Algo muy gordo: What are we laughing about?
- Spanish director Carlo Padial plays with comedy conventions, demonstrating "post-humour" within the context of a (potential) cinematic production
If so-called "post-humour" already exists in the sphere of the most alternative Spanish audiovisual field (in films but also web series, monologues and other creations that originated from YouTube), the most recent film by one of its proponents, the Barcelona-born Carlo Padial, transcends its natural habitat, in order to reach a point at which everything that came before "post" can live peacefully. Algo muy gordo [+see also:
film profile], selected to open The New Waves section at the 14th Seville European Cinema Festival, will reach the "mainstream" market thanks to its commercial release in Spain (10 November with Alfa Pictures), with one of the country's most famous comedians, Berto Romero on the bill. But will the audience be ready for it, having just seen Romero in Spanish Affair 2 [+see also:
film profile] and El Pregón [+see also:
Padial, who has already talked about his experiments in deconstructing both humour and its cinematic instruments (such as the sharp and hallucinatory Mi loco Erasmus, 2013), puts a TV star in front of a challenging concept in his latest film. Algo muy gordo tells the story of the possibility (or impossibility) of a comedy (about an adult who has to go back to school to repeat a year) filmed entirely using chroma key and computer-generated images, narrated as if it were a "making-of". The film’s premise, which is very unusual, appears to be a game of objects, aimed at revealing the process of creating a film, a comedy or perhaps actual humour itself.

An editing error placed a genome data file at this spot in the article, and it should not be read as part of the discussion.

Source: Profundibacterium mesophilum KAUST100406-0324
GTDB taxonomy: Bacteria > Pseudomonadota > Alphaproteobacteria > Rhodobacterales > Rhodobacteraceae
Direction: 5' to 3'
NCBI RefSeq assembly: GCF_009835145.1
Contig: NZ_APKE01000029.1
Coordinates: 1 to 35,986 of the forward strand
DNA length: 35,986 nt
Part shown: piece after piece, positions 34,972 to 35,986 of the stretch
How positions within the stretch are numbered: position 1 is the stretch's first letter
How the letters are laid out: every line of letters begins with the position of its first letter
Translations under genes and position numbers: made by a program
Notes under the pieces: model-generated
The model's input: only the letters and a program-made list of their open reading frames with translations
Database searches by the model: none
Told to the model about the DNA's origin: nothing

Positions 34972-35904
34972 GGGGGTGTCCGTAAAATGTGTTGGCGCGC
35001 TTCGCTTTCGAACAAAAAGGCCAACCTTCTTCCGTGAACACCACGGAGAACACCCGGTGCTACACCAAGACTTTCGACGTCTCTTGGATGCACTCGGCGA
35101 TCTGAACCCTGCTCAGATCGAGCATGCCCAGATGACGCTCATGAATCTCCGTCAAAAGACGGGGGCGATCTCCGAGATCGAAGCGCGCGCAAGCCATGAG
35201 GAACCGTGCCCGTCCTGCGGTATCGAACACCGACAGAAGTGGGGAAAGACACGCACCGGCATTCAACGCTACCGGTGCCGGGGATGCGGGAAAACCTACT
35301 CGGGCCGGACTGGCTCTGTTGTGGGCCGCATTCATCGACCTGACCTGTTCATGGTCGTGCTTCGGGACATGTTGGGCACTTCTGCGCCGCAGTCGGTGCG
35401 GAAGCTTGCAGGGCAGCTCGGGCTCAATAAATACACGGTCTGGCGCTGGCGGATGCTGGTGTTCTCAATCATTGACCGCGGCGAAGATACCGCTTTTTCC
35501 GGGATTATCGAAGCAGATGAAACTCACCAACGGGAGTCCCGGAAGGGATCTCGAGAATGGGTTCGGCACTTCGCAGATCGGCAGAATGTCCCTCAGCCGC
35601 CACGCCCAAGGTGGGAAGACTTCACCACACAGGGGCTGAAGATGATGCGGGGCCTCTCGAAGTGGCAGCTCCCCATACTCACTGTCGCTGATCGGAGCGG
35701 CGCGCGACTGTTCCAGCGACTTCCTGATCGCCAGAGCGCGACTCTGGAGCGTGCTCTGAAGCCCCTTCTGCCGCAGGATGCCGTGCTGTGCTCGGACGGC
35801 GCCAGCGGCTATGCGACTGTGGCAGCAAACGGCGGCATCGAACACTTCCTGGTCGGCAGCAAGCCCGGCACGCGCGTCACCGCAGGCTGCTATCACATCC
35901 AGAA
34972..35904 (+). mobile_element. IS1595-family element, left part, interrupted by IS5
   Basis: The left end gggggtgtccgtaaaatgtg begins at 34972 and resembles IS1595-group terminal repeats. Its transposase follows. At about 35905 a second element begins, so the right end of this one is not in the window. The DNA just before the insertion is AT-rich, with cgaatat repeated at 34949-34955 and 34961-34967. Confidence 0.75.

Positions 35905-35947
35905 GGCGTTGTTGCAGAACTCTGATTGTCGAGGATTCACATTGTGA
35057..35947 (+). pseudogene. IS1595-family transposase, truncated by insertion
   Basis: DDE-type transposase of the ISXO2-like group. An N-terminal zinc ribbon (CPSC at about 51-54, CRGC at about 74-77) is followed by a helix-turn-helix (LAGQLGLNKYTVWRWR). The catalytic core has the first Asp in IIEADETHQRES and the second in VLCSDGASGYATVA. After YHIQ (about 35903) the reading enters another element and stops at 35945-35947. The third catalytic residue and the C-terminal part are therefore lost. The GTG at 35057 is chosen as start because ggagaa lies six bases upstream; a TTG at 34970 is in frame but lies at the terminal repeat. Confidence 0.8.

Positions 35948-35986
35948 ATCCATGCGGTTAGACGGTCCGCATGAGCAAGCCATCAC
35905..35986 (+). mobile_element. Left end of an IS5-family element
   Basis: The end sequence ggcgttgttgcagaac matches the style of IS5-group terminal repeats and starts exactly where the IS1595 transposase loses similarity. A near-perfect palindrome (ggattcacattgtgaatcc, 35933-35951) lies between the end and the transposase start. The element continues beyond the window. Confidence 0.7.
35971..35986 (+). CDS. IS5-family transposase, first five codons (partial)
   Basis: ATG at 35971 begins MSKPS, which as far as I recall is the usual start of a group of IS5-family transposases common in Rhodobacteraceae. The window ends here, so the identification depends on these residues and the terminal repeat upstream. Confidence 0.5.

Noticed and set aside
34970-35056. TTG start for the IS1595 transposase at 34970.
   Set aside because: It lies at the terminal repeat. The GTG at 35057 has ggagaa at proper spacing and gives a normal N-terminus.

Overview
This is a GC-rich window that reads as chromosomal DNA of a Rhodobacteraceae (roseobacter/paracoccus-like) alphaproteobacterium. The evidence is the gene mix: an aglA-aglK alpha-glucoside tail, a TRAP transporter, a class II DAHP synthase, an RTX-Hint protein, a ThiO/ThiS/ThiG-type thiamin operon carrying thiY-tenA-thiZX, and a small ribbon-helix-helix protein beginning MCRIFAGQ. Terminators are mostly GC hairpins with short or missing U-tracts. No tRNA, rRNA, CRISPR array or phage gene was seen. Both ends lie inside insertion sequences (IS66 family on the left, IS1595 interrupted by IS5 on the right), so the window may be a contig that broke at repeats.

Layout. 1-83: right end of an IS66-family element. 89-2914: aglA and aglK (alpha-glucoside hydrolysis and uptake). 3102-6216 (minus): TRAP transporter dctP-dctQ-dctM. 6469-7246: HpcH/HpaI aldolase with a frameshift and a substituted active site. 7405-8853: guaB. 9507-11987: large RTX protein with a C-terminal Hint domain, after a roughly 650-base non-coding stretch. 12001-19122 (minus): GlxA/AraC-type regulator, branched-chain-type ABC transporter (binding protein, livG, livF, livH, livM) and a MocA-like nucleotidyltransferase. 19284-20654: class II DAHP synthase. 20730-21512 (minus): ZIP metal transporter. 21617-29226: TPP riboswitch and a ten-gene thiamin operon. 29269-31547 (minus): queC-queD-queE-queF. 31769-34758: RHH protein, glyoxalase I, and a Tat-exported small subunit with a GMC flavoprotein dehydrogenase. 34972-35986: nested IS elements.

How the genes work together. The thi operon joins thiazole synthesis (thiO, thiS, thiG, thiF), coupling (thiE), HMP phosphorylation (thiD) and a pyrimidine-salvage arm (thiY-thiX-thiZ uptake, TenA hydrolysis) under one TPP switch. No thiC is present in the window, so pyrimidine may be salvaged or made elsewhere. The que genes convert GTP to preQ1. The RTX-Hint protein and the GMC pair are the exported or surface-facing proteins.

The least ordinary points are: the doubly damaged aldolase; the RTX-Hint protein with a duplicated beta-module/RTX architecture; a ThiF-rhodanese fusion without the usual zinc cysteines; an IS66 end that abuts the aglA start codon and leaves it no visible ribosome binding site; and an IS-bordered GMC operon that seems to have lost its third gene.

This mockumentary (the film they are shooting seems to be a means of exposing everything else) achieves its absurd humour by structuring itself as an on-set diary, using video statements of all those involved (Berto Romero is the narrator, but we also hear from the director, the producer Javier Ruiz Caldera, the actors Carlos Areces and Javier Botet, and the actress Carolina Bang). The team’s successes and failures (somewhat more numerous) are reeled off, satirising the craft and its disadvantages: ego clashes, falling expectations, familial reconciliations. And among all this, Romero, wearing a motion capture suit and dotted with gesture detectors, tries to do what the director asks of him, without fully understanding why, wondering what he’s even doing since there are no objects around him, and no one seems to be laughing.
The conceptual character of Algo muy gordo forces viewers to question what exactly they are watching and laughing at, something that is totally absent from most conventional films, and which honours both the comedian and the filmmaker – Romero and Padial – who have pulled something wonderful out of the hat.
The film was produced by Zeta Cinema.
(Translated from Spanish)
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